Detention centre923923
    Other detention*979106
    Other sentences25654112
    * Detention under sections 205(2), 206(1) and 413 of the Criminal Procedure (Scotland) Act 1975.

    Agriculture, Fisheries And Food

    Agricultural Produce

    asked the Minister of Agriculture, Fisheries and Food what effect he estimates the proposed increase in common agricultural policy prices will have on the United Kingdom consumption of each of the products in question.

    Although there may be some slight short-run effect on United Kingdom consumption of the most directly affected products, it seems unlikely that there will be any significant effect on total United Kingdom food consumption. As I indicated in my statement to the House on 19 May, the consumer benefit of the beef premium scheme, sheepmeat regime and the continuation of the butter subsidy will be worth some hundreds of millions of pounds, depending on the market situation.

    Farm Incomes (Sheep)

    asked the Minister of Agriculture, Fisheries and Food what will be the effect of the delay in price review settlement on farm incomes from sheep.

    It is not possible to give a precise estimate of the effect of the delay in the start of the 1982–83 sheep marketing year. However, because of the way in which the amount of premium due to producers is calculated, the overall level of support to farm incomes should not be greatly affected.

    Beef Herd

    asked the Minister of Agriculture, Fisheries and Food what has been the decrease in numbers in the national beef herd in each of the last six years.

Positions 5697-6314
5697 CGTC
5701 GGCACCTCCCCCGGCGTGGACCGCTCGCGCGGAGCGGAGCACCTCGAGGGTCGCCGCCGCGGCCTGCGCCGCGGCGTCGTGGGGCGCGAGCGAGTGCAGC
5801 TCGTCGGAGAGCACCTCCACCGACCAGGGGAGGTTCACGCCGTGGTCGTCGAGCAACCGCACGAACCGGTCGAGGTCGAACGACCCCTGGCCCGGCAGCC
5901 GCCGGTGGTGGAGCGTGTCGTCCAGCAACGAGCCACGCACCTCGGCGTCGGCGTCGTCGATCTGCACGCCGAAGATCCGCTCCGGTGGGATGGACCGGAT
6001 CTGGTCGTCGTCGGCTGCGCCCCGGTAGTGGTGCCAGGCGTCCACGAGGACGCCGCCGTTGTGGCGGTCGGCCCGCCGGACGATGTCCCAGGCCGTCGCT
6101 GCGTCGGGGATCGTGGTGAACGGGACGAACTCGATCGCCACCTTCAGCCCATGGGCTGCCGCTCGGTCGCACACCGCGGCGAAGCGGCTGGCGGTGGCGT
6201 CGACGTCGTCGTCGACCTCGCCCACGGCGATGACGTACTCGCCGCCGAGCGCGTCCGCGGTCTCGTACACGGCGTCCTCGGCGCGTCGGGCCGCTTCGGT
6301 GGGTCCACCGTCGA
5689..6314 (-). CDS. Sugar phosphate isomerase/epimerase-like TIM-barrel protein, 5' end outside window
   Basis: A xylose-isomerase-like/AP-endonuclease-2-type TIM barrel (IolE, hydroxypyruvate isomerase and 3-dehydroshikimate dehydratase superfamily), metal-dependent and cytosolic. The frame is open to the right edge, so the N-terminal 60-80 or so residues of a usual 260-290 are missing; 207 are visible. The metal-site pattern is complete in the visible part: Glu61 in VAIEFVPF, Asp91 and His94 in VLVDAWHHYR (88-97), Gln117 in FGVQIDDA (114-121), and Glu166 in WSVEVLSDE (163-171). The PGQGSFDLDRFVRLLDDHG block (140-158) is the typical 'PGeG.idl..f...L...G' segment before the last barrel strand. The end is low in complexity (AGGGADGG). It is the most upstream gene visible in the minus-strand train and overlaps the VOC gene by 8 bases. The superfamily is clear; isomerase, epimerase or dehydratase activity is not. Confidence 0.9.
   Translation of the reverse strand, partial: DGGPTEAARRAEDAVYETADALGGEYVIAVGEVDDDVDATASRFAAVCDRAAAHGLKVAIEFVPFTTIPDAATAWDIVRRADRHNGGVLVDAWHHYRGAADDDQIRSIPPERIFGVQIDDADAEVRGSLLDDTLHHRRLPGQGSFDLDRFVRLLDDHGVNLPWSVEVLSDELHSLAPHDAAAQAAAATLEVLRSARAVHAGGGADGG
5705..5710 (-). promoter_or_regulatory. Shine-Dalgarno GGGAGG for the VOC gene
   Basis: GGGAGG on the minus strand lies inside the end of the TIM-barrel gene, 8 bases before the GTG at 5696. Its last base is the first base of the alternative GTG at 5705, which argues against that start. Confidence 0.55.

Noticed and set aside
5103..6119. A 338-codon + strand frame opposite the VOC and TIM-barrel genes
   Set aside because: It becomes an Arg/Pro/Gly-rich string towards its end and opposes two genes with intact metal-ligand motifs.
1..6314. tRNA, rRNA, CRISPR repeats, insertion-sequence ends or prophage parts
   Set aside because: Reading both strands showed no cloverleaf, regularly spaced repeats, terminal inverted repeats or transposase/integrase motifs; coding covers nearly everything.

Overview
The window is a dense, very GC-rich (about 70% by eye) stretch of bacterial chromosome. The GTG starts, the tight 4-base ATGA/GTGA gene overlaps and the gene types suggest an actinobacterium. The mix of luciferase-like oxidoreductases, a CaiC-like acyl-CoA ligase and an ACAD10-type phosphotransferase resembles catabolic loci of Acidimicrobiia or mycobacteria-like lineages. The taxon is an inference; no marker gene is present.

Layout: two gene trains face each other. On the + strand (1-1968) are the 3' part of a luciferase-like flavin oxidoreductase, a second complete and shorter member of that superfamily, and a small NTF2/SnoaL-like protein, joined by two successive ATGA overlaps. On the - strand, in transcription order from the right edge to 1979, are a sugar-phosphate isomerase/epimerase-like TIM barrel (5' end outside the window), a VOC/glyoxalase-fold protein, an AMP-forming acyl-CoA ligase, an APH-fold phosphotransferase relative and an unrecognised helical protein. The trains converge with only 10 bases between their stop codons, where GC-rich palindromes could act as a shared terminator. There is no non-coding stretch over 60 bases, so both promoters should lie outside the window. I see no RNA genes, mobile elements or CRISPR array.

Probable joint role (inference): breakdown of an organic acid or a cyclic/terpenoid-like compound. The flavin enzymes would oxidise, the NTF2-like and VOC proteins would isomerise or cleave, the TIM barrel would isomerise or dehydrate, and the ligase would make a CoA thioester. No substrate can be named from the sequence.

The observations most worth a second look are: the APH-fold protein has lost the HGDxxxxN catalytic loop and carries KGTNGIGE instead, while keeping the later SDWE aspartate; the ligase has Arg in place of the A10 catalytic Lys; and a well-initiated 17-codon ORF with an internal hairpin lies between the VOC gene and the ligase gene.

About two-thirds of our beef supplies come from the dairy herd, and one-third from the beef herd. Figures for the United Kingdom herds, based on the respective December censuses, are as follows:

    Dairy CowsBeef Cows (million head)
    1978 (old basis)3·3881·594
    (new basis)3·3921·602


    From 1978 the coverage of the published census results was changed to include very small holdings, but this had only a slight effect on the figures.

    Food Prices

    asked the Minister of Agriculture, Fisheries and Food (1) if he will estimate the difference in cost to the United Kingdom between the proposals approved by the majority of Agriculture Ministers of the European Economic Community and the alternative British proposals in the farm price review of 1982; and if he will make a statement;(2) if he will estimate the approximate cost to the consumer of the proposals approved by a majority of European Economic Community Agriculture Ministers in the farm price review of 1982; and if he will make a statement.

    I refer my hon. Friend to the statement I made on 19 May.

    Quantities of Fruit and Vegetables Withdrawn—1980–81 Marketing Years
    (a) Cauliflowers1938837,3983,663
    (b) Tomatoes7413,65710569,2845,754
    (c) Peaches14,74140,879
    (c) Pears7,42517812,283139,0403,813
    (d) Apples52,70434,51312,615178,828879159,93953,916
    (a) Grapes (Table)530
    (d) Mandarins53,025
    (e) Oranges564100,527
    (c) Lemons21,755


    (a) May 1980–April 1981

    Beef Premium

    asked the Minister of Agriculture, Fisheries and Food if he will set out the changes in the variable beef premium that he negotiated in Brussels; and if he will make a statement about the suckler cow subsidy.